TODAY’S S&P 500 SET-UP – September 3, 2014
As we look at today's setup for the S&P 500, the range is 24 points or 0.86% downside to 1985 and 0.34% upside to 2009.
CREDIT/ECONOMIC MARKET LOOK:
MACRO DATA POINTS (Bloomberg Estimates):
WHAT TO WATCH:
COMMODITY/GROWTH EXPECTATION (HEADLINES FROM BLOOMBERG)
The Hedgeye Macro Team
Hedgeye CEO Keith McCullough handpicks the “best of the best” long and short ideas delivered to him by our team of over 30 research analysts across myriad sectors.
Takeaway: Corelogic data shows 1-month of stabilization amid what has been a steadily decelerating trend.
Our Hedgeye Housing Compendium table (below) aspires to present the state of the housing market in a visually-friendly format that takes about 30 seconds to consume.
Today's Focus: July/August CoreLogic Home Price Report
CoreLogic released its monthly home price report for July/August earlier this morning. Unlike S&P/Case-Shiller, which is a rolling 3-month average repeat sales index,CoreLogic is a single month index released on almost no lag. Essentially, it gives you information three months more current than what you get from Case-Shiller.
The Data: Home price growth accelerated +10bps to 7.4% in July vs downwardly revised June figures (June revised from +7.5% to +7.3%). The forward looking projection for August estimates a MoM increase of +0.6%, which equates to flat sequential year-over-year growth of +7.3%.
The Decision: Its worth re-highlighting our base conceptual framework for housing as its been effective across cycles:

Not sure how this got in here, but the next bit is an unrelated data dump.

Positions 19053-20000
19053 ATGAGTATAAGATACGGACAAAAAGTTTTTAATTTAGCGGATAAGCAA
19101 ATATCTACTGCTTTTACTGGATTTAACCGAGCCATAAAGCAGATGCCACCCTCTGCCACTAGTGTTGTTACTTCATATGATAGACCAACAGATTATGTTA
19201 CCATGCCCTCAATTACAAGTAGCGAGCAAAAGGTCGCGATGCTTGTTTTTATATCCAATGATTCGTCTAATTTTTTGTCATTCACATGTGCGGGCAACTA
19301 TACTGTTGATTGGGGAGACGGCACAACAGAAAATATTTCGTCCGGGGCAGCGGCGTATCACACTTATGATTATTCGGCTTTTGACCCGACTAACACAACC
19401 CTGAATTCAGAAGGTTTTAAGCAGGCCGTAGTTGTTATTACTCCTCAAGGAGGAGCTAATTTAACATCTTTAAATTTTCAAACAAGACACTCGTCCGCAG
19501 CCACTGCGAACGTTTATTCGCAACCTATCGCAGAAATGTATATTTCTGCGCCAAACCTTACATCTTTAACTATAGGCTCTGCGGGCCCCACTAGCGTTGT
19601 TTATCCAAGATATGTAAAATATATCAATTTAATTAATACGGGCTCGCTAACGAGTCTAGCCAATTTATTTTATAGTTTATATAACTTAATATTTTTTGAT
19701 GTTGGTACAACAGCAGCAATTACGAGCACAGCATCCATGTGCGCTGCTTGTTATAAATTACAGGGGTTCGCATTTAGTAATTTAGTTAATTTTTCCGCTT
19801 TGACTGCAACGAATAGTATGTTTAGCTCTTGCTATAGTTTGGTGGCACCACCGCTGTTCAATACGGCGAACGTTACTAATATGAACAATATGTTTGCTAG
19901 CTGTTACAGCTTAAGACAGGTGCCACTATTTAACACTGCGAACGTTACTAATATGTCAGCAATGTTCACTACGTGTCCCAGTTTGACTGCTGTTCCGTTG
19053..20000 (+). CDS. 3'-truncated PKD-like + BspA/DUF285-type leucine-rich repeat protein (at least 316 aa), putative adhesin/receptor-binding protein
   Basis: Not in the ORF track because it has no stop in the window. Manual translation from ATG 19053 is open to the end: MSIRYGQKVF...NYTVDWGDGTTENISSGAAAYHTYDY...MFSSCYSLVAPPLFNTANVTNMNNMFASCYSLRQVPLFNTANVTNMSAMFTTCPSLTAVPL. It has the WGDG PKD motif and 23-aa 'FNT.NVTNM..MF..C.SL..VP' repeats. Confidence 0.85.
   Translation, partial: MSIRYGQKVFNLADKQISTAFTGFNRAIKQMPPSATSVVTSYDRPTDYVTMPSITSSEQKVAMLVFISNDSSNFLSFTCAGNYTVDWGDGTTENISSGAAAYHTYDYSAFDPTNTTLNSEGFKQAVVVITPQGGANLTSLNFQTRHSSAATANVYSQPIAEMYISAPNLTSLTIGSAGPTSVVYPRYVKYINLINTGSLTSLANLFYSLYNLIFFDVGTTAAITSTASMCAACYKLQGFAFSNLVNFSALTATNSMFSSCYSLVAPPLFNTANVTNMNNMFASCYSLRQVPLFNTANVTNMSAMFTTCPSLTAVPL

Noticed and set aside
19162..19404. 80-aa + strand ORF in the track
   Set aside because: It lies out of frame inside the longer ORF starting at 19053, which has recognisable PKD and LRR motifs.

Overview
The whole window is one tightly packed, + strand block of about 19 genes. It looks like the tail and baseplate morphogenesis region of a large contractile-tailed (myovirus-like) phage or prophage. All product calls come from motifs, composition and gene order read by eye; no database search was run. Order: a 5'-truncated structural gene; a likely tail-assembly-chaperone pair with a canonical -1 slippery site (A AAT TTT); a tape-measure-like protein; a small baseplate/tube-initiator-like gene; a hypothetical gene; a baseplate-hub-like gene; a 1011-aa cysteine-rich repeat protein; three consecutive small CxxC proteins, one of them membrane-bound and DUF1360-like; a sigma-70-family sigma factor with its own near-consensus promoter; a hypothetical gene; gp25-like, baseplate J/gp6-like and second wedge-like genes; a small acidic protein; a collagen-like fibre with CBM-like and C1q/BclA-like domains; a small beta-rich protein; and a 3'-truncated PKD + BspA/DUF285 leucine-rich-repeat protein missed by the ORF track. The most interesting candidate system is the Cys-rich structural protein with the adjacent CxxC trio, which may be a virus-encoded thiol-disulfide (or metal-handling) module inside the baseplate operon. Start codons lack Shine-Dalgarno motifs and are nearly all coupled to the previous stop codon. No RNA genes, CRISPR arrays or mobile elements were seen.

(1) Demand leads HPI (& we know housing demand trends in real-time) ... (2) Home price growth follows the slope of demand on an 12-18mo lag ... (3) housing related equities follow the slope of home price growth
We have anchored on the 2nd derivative move in HPI trends as a key signal because, historically, equity prices across the housing complex have followed the slope in home price growth.
This same dynamic has played out again in 2014 with housing related equities posting negative returns and significantly underperforming alongside the 4 months of discrete deceleration since home price growth peaked in February.
Headfake or Inflection: So, what do we do with a fledgling inflection in home price growth?
Tactically, to the extent the market is discounting zero or low-single digit price growth into 1Q15, a flattening or slowdown in the rate of home price deceleration would be a positive catalyst for housing equities.
The July HPI data is certainly a notable counter-trend shift but with just a single month of data, steepening comps in the back half of the year, and our demand model signaling an imminent peak in HPI, we’re hesitant to pivot on our bearish intermediate term outlook on housing. Bottoms (& tops) are processes, not points, and, at present, we’re content to await confirmatory data.
It's worth noting that while sales comps ease through 2H14, price comps don’t begin to ease until Feb 2015 (hardest near-term comp is Oct which was +11.9% YoY). As such, we think the next 6 months of pricing data will continue weigh on the housing complex.
CoreLogic HPI incorporates more than 30 years worth of repeat sales transactions, representing more than 55 million observations sourced from CoreLogic's property information database. The CoreLogic HPI provides a multi-tier market evaluation based on price, time between sales, property type, loan type (conforming vs. nonconforming), and distressed sales. The CoreLogic HPI is a repeat-sales index that tracks increases and decreases in sales prices for the same homes over time, which provides a more accurate constant-quality view of pricing trends than basing analysis on all home sales. The CoreLogic HPI covers 6,208 ZIP codes (58 percent of total U.S. population), 572 Core Based Statistical Areas (85 percent of total U.S. population) and 1,027 counties (82 percent of total U.S. population) located in all 50 states and the District of Columbia."
Joshua Steiner, CFA
Christian B. Drake
Takeaway: UA will come back heavy within six months' time and endorse someone big.
Daily Trading Ranges is designed to help you understand where you’re buying and selling within the risk range and help you make better sales at the top end of the range and purchases at the low end.